NABOKV-L post 0007198, Mon, 2 Dec 2002 08:57:28 -0800

Fw: 7) Vladimir Nabokov,
by Jane Grayson .. especially for any admirer of Nabokov ..
EDNOTE. I add my endorsement to Michael Dirda's "stocking stuffer" recommendation below. Grayson's short inexpensive book combines a basic, beautifully written, biography of VN plus a cornucopia of splendid photographs to delight the VN connoisseur.

----- Original Message -----
From: Sandy P. Klein
Sent: Sunday, December 01, 2002 8:26 PM
Subject: 7) Vladimir Nabokov, by Jane Grayson .. especially for any admirer of Nabokov ..

December 1 2002

Michael Dirda
In which our dilettante-columnist finds holiday cheer in essays, memoirs and poetry.

By Michael Dirda
Sunday, December 1, 2002; Page BW15

"Every morning," confessed Jean Cocteau gloomily, "I tell myself, you can do nothing about it: submit." I know how he feels. Periodically I awake -- usually after a night of grinding my remaining teeth and a few director's-cut nightmares -- to the conviction that I never could write, lack all critical intelligence, and am, at best, nothing but a shallow dilettante. While public intellectuals or cutting-edge critics are busy primping for their morning sound-bites and radio spots, I shamble despondently to the bathroom with phrases like "bankrupt imagination" and "where did I go wrong?" resounding through my otherwise bleakly empty mind.

But after a pot of black coffee, I start to look on the, well, less dark side. I still love to read, and avowed dilettantism does free one from any kind of parti pris zealotry. Specialization, ideology, intellectual turf -- none of these troubles the insouciant boulevardier of letters. While single-minded scholars devote careers to learning everything about novelist Charles Brockden Brown, while deep thinkers delve deeper and deeper into the theoretical underpinnings of feminist philosopher Luce Irigaray, while with-it assistant profs deconstruct Indian captivity narratives or hip-hop lyrics or movie scripts, I simply read whatever catches my fancy.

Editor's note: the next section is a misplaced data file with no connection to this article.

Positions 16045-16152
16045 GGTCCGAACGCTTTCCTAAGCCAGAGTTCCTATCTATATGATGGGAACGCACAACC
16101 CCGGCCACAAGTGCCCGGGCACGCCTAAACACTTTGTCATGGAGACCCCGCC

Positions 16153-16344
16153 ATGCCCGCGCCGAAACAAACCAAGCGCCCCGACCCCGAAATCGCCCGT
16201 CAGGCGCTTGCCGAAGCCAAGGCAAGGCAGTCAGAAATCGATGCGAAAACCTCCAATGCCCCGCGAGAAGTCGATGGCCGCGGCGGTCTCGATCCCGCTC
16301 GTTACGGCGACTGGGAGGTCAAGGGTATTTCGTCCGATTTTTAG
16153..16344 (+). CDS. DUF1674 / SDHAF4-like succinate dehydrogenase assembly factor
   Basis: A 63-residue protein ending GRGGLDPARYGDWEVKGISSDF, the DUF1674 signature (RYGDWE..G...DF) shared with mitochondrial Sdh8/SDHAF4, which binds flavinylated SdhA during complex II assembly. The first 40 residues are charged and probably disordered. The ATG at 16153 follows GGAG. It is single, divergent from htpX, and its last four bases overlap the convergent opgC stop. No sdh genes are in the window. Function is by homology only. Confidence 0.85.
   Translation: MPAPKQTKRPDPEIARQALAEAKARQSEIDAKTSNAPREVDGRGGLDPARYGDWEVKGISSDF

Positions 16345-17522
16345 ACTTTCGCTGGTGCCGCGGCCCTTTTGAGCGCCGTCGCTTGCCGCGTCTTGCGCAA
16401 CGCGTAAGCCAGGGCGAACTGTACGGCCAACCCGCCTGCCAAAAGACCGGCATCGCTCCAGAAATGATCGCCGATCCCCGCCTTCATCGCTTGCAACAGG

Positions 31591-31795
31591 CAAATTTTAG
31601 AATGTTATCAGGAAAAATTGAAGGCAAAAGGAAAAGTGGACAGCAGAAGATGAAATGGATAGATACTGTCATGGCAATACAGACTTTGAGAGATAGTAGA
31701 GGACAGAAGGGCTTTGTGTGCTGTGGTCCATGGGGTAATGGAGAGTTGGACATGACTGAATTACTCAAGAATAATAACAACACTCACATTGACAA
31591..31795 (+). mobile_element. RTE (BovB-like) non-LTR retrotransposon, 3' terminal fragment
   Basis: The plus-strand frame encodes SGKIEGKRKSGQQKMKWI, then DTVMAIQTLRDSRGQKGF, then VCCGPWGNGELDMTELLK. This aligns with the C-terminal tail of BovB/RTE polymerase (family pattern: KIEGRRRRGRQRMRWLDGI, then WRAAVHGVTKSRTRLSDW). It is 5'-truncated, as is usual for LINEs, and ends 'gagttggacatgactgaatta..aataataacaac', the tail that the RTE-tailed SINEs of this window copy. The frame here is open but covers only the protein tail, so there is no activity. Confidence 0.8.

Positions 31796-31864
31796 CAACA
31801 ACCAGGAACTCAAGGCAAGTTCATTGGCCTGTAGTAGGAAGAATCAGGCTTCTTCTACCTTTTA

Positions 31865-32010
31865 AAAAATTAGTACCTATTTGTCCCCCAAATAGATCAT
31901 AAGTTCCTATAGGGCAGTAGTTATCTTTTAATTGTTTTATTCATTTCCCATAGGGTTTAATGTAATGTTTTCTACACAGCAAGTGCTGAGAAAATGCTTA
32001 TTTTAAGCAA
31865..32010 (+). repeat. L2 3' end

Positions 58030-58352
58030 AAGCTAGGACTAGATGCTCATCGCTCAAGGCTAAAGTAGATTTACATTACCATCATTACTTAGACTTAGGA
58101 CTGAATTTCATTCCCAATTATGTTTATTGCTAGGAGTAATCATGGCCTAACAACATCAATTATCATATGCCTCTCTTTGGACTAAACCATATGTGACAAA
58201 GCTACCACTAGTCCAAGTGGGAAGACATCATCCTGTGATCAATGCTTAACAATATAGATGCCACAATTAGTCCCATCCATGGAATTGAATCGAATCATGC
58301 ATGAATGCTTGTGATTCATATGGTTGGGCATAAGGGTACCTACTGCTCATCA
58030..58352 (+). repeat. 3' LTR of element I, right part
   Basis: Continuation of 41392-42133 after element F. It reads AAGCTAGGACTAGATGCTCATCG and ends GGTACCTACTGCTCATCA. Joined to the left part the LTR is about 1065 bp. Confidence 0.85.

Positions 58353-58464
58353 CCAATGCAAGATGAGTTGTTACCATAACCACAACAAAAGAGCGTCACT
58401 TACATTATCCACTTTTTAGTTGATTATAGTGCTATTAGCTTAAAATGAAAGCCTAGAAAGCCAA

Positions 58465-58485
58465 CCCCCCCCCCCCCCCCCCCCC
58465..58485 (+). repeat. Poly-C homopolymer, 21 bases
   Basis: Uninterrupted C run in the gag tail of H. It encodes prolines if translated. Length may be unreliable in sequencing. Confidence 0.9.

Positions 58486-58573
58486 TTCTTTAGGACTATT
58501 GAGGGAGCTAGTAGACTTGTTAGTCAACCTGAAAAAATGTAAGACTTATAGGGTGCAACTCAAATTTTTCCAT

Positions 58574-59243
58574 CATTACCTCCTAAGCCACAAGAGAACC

That shameless eclecticism is reflected in the sort of books that pile up around my bedside during the fall. As Christmas approaches, these stacks grow more and more precarious, rather like my own tenuous grip on reality. But it's pretty clear that the common element among these livres de chevet is that they tend to be highly personal works, nobly and steadfastly dilettantish even when the authors hold passionate views about art and culture. Let's take a quick look at 12, the canonical number for all

7) Vladimir Nabokov, by Jane Grayson; Samuel Beckett, by Gerry Dulles (Overlook, $19.95 each). These two volumes -- on possibly my favorite mid-20th-century writers -- inaugurate a beautifully designed new series called Overlook Illustrated Lives. Roughly the size of trade paperbacks, the 150-page primers surround scores of pictures -- one or more to nearly every page -- with crisply related biography and commentary. (If you know the annual PleМade "Album" series -- e.g. Album Stendhal,Album Queneau -- you will recognize this format.) Look no further for the perfect literary stocking stuffer, especially for any admirer of Nabokov, Beckett or fine book-making.

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